Speech by Senior Minister and Coordinating Minister for National Security Teo Chee Hean at the Trash-Sure Sustainability Campaign Launch at Gardens by the Bay on 1 August 2022.
Trash to Treasure: A Greener and More Sustainable Singapore
Mr Edmund Koh, President, UBS Asia Pacific
Dr Chua Thian Poh, Executive Chairman, Ho Bee Land
Mr Nicholas Chua, CEO, Ho Bee Land
Mr Niam Chiang Meng, Chairman, Gardens by the Bay
Mr Felix Loh, CEO, Gardens by the Bay
Our artist, Mr Bordalo II
Ladies and Gentlemen
Good morning. I just came from speaking at the World Cities Summit, and I was talking about how we can build cities which are more resilient, more sustainable and more cohesive, to build cities which are more liveable and lovable for our residents. So it was very interesting discussions we were having. I am happy to join you today for the launch of the Trash-Sure campaign and the wonderful sculpture which we look forward to seeing by Bordalo II.
This is a meaningful project, which does an excellent job in reminding us about the importance of waste reduction and recycling. Edmund talked about our Pulau Semakau. I happen to be involved in this project because I was in the Ministry of Finance when this project first came to be, for funding approval. I thought ‘my goodness, what we’re doing in spending a lot of money to build a big hole in the ground and to fill it with trash.’ This did not make a lot of sense to me, but after studying the matter further, it was something which we needed to do, but we were doing it in what was then, a clever way.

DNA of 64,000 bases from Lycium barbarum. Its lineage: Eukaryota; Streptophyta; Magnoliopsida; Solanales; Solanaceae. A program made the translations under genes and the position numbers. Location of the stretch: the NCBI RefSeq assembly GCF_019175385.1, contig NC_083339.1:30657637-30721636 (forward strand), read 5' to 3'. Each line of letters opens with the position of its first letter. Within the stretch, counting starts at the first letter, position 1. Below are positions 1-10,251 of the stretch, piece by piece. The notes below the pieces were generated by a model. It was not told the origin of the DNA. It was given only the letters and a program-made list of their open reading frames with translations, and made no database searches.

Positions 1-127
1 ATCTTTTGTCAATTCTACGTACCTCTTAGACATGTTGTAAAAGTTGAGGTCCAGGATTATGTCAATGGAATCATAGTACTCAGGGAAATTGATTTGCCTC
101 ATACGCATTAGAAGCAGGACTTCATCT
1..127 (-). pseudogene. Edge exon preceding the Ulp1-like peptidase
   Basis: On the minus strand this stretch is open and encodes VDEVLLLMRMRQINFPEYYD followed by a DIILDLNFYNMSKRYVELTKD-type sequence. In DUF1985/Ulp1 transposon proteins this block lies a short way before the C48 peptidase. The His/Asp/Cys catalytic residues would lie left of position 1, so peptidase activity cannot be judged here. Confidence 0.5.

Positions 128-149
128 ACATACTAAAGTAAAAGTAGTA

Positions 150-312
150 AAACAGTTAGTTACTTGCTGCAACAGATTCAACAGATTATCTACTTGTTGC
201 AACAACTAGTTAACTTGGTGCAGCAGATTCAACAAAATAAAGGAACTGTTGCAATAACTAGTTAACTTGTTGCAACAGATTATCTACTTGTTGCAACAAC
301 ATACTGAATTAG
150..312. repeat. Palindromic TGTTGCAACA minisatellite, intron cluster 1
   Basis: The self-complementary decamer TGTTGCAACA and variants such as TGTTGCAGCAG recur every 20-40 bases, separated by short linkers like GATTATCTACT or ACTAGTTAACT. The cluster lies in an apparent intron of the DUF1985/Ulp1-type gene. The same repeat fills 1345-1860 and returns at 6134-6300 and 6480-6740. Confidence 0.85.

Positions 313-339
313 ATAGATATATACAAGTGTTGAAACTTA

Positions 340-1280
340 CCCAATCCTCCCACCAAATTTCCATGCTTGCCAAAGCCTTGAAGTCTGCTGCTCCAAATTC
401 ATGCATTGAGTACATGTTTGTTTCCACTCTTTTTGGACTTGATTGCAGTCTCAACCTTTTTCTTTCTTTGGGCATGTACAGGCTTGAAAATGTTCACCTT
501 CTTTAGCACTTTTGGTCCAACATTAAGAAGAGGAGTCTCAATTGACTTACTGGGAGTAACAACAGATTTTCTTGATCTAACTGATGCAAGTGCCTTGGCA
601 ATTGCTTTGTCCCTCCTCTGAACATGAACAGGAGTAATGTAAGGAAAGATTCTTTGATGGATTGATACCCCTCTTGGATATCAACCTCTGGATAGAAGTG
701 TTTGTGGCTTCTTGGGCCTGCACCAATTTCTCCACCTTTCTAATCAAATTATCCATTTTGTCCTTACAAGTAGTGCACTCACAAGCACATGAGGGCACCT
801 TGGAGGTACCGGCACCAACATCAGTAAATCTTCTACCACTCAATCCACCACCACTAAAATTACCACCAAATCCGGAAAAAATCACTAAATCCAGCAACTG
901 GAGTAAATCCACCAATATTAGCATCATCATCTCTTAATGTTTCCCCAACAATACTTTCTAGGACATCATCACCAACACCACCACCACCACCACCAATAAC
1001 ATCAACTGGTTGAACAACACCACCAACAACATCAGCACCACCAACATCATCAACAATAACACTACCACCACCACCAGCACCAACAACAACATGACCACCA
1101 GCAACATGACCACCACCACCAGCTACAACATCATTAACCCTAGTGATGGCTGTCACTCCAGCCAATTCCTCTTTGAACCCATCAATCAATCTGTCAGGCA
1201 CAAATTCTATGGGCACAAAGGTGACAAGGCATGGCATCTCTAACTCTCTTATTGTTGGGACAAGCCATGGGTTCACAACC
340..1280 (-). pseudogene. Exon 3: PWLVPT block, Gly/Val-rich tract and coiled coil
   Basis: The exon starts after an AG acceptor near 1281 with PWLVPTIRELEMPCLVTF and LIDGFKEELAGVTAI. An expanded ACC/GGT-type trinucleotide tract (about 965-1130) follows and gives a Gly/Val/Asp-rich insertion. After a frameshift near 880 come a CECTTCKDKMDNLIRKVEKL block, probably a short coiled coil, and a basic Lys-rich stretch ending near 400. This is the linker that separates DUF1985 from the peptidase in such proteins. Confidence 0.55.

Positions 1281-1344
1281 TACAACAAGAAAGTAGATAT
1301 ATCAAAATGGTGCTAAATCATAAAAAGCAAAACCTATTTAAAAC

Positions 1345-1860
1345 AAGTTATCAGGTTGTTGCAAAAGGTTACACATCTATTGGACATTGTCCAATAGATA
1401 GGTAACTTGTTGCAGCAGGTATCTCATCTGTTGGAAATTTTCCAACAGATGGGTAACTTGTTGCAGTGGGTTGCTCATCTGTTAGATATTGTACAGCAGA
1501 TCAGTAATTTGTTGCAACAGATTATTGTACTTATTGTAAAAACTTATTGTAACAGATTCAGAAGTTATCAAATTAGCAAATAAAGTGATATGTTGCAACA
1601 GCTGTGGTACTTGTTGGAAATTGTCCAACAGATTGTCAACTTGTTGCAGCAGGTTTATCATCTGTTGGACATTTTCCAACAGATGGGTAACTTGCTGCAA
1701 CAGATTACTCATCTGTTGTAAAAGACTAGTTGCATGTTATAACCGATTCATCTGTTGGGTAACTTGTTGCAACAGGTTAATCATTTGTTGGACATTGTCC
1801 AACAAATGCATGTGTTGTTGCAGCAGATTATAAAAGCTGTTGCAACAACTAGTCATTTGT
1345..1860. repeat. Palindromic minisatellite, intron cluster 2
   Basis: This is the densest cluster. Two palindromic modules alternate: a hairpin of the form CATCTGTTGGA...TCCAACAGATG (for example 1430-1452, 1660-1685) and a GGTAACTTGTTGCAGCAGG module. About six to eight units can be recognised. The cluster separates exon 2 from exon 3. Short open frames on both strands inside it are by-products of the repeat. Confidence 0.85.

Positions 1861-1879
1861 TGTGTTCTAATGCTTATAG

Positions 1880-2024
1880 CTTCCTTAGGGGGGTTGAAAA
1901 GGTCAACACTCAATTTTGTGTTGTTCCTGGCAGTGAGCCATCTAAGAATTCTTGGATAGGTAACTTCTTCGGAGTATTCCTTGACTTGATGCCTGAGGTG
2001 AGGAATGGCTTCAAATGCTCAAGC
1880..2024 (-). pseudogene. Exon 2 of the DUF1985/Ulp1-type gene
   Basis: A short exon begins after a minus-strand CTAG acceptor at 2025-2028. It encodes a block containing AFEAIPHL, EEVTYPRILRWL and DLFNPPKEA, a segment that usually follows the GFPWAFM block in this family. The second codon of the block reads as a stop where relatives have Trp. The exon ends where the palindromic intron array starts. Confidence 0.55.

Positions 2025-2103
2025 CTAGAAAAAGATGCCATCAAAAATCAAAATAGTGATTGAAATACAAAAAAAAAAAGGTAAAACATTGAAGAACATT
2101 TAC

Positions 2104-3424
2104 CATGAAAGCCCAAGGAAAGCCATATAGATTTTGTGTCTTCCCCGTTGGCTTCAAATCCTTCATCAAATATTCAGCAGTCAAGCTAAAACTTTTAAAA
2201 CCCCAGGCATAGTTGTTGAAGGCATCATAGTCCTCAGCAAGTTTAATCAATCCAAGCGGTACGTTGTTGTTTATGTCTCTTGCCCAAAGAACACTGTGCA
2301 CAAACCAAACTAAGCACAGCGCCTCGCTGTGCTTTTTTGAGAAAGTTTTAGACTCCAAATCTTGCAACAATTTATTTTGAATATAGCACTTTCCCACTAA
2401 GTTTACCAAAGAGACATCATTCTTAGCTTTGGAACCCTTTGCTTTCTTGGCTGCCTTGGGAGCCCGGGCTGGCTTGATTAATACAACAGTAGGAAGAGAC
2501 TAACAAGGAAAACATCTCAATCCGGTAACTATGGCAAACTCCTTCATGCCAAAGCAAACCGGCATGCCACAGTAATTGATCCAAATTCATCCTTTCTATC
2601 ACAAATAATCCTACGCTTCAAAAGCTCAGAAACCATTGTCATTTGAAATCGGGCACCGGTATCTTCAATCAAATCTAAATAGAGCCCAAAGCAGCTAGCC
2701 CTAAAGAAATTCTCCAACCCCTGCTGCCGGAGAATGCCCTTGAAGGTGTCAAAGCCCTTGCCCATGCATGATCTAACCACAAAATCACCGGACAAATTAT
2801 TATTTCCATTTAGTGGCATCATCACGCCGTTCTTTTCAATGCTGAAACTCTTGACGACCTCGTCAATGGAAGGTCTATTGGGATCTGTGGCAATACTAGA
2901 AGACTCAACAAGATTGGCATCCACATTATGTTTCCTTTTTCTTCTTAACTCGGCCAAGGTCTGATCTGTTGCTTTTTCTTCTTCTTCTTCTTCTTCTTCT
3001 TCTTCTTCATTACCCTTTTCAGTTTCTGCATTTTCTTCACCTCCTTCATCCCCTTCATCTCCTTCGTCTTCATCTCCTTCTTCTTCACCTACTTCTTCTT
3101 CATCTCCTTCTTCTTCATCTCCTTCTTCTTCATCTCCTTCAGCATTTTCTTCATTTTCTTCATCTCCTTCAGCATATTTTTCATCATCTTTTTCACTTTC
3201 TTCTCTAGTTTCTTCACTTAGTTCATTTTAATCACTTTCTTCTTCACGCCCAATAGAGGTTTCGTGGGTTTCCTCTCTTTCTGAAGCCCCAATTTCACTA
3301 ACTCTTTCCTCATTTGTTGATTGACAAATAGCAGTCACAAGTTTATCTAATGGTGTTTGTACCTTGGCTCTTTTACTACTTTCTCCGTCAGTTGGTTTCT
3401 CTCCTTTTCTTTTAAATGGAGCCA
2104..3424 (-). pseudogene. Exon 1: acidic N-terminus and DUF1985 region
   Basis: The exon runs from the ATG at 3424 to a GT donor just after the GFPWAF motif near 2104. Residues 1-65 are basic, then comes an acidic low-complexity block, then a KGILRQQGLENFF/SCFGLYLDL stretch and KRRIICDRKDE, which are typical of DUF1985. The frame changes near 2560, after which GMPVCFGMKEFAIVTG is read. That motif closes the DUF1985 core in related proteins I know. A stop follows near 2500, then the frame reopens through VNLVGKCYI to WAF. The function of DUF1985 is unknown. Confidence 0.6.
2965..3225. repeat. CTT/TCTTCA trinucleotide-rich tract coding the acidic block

We were incinerating most of our solid waste, and therefore recovering energy and also recovering what was recoverable then, which were the metals, which were magnetic, and recycling them. From that, we could recycle some of the ferromagnetics, and we were also able to convert the waste into energy and feed it back into the system. Now, we have to do a lot more, because as Edmund pointed out, Pulau Semakau is going to run out of space by 2035. And so, we need to use this better and as much as possible, and we are even looking at seeing how what has been deposited at Pulau Semakau can be reused in a more practical way.
This is not the first time that we have done this for the resources that we use. The best example that we have is water. We are one of the most water-stressed countries in the world and will be by 2040, but this has meant that we have invested heavily in water. As I spoke at the World Cities Summit just now, one of the key things is to make sure that we actually have the right economics. We price these things correctly, we place the costs of this on the shoulders of those who contribute to the use of resources and to the generation of waste.
That is why even in Singapore, we have made sure that waste disposal is properly charged, and at the same time, illegal waste disposal is properly discouraged, and enforcement is there, otherwise people will just throw things any way they want. These two have to go hand in hand. As a result of that, we have made some progress in waste reduction and recycling, but we have to go a lot further to create a circular economy so that we can make use, reduce, reuse, and also recycle the waste that we have. In this way, we can be a more sustainable city.
It is also important for our residents to feel that they are contributing, that they are part of this effort. So, the sculpture that we are going to launch this morning will be a very important reminder to our citizens that everyone has a role to play in this effort.
So, I look forward to unveiling this wonderful sculpture which our artist has created for us, and I also want to thank all the sponsors and also the originators of this idea for bringing this together and making this meaningful project something which will remind all of us that there is no Planet B, we have to look after what we have, and we have to do so very judiciously.
Thank you very much, and all the very best to all of you.
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